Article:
February 3, 2016
5 Ideas, 3 Questions, and an Action
Thinking about our goals in terms of their finished products can be overwhelming, confusing, and stifling because it is impossible to envision all the steps required to achieve something.
Imagine telling a child that one of the main goals in life is to stay alive, and in order to stay alive they’ll need to eat food several times a day, everyday, for the rest of their life. Without much life experience, this might seem like a pretty grim proposal—after all, based on what most children know of life, they might think, “How will I get to the store? Where will I keep my food? What if I run out? Where will I get money? What if I am not hungry?”
What they don’t understand is that all of these details get sorted out along the way in real-time increments. Right? We don’t need to see the entire interstate before driving on it, we just need to see the area directly in front of us—the rest gets revealed as we go.
Fact is, we grow and change as we move toward a goal, we evolve in real-time as we put the effort in, which means that we are able to do things in the middle of our journey that we could not do at the beginning. So, it is unwise to base our future potential on our present perceptions.
Teaching ourselves to focus on the next step as opposed to the last step is a skill that can mean the difference between starting and not-starting down paths of personal greatness and achievement.
Do I sabotage myself by thinking about all the details and the “hows” instead of thinking about the next step?
Has there been a time when I have thought something would be impossible and now looking back it feels like child’s play?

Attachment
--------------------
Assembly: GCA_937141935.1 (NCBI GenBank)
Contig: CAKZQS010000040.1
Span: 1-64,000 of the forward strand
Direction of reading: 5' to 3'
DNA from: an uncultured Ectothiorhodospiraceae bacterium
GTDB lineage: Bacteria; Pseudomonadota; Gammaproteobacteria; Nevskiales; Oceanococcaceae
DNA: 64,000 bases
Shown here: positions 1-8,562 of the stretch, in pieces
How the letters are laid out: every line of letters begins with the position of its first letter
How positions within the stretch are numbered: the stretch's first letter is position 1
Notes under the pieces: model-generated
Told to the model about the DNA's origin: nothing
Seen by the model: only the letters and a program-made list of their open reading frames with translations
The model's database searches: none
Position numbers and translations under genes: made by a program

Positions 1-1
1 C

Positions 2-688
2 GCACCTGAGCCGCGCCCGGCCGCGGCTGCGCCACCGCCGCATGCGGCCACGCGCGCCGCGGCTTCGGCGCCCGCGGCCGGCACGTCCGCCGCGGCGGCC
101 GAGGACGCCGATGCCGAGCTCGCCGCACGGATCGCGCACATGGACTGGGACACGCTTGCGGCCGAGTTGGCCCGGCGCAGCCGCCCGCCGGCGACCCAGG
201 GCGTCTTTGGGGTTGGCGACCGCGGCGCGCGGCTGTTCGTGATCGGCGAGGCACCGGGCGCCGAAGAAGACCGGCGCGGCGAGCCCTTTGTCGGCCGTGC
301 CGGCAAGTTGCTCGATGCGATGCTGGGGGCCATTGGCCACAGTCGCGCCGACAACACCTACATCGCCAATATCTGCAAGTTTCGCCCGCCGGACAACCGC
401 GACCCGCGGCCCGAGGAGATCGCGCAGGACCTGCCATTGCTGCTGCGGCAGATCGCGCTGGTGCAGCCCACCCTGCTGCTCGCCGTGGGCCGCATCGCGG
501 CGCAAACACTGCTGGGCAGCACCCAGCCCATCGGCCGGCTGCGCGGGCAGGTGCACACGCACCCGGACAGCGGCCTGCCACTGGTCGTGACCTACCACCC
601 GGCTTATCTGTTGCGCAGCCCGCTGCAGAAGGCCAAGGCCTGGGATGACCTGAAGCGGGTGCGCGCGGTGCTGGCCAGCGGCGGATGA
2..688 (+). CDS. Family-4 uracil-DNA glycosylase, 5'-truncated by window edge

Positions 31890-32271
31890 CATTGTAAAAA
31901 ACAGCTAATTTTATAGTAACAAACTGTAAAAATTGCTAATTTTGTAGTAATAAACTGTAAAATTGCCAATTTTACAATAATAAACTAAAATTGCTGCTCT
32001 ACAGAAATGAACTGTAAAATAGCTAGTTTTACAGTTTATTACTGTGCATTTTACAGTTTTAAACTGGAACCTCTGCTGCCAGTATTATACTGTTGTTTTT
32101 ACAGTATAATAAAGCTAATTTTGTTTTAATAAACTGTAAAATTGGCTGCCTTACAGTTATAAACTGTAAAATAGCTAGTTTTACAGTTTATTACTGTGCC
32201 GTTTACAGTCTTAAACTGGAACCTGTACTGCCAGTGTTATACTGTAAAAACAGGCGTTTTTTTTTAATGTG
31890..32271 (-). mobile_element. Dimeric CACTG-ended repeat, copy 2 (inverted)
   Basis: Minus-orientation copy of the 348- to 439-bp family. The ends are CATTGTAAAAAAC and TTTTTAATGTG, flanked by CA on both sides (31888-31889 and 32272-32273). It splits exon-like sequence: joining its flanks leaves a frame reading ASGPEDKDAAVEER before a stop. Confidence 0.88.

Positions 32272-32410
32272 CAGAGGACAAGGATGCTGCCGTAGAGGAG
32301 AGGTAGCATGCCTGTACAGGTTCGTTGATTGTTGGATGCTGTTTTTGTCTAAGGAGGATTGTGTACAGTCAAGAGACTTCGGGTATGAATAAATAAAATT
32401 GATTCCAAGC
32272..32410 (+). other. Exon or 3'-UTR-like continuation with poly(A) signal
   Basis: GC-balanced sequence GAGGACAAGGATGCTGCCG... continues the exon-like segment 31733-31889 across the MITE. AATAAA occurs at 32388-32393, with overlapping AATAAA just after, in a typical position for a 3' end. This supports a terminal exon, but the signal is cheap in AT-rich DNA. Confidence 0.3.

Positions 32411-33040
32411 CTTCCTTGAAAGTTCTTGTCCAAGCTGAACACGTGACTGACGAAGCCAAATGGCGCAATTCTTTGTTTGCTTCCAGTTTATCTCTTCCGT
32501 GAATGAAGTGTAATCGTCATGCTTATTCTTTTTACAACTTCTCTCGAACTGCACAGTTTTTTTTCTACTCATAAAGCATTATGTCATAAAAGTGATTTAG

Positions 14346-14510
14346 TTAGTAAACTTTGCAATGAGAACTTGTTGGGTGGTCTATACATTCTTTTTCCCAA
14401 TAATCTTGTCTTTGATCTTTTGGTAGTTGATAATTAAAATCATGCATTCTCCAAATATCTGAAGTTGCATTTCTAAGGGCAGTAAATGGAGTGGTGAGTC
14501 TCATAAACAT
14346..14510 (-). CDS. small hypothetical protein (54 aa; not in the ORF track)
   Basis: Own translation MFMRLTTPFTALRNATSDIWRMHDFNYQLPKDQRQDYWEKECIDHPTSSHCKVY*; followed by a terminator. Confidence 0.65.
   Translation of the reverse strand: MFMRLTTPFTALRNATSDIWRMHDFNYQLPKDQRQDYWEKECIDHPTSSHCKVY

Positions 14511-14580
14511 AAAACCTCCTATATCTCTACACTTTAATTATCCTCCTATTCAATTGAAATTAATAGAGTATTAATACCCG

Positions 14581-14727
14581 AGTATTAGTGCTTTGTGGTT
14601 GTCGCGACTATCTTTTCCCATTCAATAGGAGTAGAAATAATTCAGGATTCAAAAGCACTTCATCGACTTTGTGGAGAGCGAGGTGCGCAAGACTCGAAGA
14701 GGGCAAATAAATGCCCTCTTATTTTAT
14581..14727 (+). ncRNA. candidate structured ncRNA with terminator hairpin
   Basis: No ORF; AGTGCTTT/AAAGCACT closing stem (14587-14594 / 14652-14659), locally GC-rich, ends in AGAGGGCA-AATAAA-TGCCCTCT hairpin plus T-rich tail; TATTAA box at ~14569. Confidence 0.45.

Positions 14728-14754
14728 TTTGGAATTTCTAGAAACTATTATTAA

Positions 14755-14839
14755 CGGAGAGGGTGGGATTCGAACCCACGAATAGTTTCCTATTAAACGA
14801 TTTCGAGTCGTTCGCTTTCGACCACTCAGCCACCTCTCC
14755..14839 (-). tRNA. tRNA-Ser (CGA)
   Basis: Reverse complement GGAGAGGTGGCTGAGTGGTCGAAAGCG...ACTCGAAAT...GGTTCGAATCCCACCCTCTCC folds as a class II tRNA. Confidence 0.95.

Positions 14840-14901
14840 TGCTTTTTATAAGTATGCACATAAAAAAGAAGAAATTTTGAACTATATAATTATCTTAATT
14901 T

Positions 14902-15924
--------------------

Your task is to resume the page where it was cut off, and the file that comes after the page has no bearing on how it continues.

What is my true potential as a person? As a friend? As a partner? As a worker? As an artist? As a thinker? As an activist? As a human?
Desired Result: Practice Taking Action in Increments
Concrete Action: Growing a list is a great way to see the power and practicality of thinking small and building something in steady increments. The thought of making a list with 365 important items on it might seem like too much for one sitting. However, when spread out over the course of a year—adding one item per day—it’s more than manageable. So, tape a piece of paper to the fridge and write Gratitude List at the top. Everyday, add one person, place, or thing that you are grateful for. Not only will the list grow steadily and honestly, but you will be forced to look at a gratitude list every day, which does wonders for our personal psychology!
Be your greatness. Start. Do. Go.
Zach Carlsen is the grateful lead blogger at StrengthsLife.com
His strengths of Ideation, Connectedness, Input, Strategic, and Empathy have taken him all over the world. He is an inventor, athlete, joyous wanderer/wonderer, translator, poet, and Strengths Consultant.
Connect with him:
Facebook: Zachary Carlsen